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Particle\Filter is a very small filtering library, with the easiest and most usable API we could possibly create.

Quick usage example

$f = new Particle\Filter\Filter;

$f->values(['user.first_name', 'user.last_name'])->trim()->lower()->upperFirst();

$result = $f->filter([
    'user' => [
        'first_name' => '  JOHN ',
        'middle_name' => null,
        'last_name' => ' DOE  ',
    'newsletter' => 'yes',
    'referral' => null,

 * array(3) {
 *     ["user"]=> array(2) {
 *         ["first_name"]=> string(4) "John"
 *         ["last_name"]=> string(3) "Doe"
 *     }
 *     ["newsletter"]=> bool(true)
 *     ["created_at"]=> string(10) "2015-12-10"
 * } 

Why Particle\Filter?

User input can contain pretty much anything. Filtering your data should always be done to make sure your data is correct. With Particle\Filter you have an easy and quick way of doing that. There is an extremely easy API with full auto-completion support in your IDE.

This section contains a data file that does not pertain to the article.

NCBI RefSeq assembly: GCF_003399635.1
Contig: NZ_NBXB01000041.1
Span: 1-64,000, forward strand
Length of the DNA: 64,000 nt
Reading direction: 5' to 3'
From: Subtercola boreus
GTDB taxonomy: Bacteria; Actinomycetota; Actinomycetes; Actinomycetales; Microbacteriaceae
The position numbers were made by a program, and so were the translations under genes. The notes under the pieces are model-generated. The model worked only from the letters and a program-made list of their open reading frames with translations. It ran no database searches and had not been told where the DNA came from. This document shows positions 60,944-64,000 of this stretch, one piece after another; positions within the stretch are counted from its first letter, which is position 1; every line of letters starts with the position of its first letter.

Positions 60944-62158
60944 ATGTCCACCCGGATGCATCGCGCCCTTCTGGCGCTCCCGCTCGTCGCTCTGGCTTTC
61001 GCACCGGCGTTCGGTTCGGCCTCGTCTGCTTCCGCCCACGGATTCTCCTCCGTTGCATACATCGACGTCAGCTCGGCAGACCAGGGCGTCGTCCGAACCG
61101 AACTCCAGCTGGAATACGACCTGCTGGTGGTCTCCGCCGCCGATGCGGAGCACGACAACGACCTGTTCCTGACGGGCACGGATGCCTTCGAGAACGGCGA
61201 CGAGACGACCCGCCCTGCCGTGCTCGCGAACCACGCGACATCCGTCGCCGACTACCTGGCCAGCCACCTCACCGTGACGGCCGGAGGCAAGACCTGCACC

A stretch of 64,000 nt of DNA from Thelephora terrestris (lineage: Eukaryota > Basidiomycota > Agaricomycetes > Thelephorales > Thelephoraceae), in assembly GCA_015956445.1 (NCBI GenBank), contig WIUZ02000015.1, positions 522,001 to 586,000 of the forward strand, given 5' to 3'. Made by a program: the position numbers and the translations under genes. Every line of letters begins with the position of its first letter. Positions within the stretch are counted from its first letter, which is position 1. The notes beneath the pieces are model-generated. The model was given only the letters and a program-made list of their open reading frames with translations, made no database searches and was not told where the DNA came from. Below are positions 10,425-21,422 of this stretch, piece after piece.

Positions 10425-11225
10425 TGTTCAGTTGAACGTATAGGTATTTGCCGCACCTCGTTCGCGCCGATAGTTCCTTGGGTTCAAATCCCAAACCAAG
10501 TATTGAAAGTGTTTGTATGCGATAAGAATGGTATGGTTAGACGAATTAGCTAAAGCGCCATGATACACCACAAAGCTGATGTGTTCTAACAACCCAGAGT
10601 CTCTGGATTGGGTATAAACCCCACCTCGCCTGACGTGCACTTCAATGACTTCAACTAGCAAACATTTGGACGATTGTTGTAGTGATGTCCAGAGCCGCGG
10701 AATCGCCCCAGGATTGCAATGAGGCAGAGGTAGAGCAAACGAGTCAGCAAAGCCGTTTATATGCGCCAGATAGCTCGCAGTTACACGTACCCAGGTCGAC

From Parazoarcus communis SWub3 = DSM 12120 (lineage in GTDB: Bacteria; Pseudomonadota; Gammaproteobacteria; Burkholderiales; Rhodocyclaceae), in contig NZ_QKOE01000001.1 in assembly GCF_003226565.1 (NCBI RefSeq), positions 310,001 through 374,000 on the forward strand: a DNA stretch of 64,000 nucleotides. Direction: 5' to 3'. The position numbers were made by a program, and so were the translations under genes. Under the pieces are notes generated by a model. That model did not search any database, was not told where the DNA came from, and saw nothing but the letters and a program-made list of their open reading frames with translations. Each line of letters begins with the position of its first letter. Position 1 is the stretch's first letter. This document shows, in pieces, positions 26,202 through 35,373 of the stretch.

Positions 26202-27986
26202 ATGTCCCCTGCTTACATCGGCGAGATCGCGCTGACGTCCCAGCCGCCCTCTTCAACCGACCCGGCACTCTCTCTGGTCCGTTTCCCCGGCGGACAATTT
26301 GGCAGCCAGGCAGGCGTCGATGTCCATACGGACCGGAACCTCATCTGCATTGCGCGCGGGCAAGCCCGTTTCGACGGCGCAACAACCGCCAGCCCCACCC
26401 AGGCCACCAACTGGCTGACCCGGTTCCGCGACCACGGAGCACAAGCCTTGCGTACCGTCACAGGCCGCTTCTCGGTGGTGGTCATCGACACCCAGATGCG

• A clear API, so you understand it just by looking at it, and adding a filter is a breeze.
  • IDE-supported code-completion, so you don't have to look at documentation to write a rule.
  • Well-documented, so that if you do go to the documentation, you don't have to search for long.
  • Extensible, so you can simply add your own filter-rules.
  • Well-tested, so that you're absolutely sure that you can rely on the validation rules.
  • Zero dependencies, so that you can use it in any PHP project.

Although there are many filtering libraries out there, they seem to lack in one or more of the above design goals.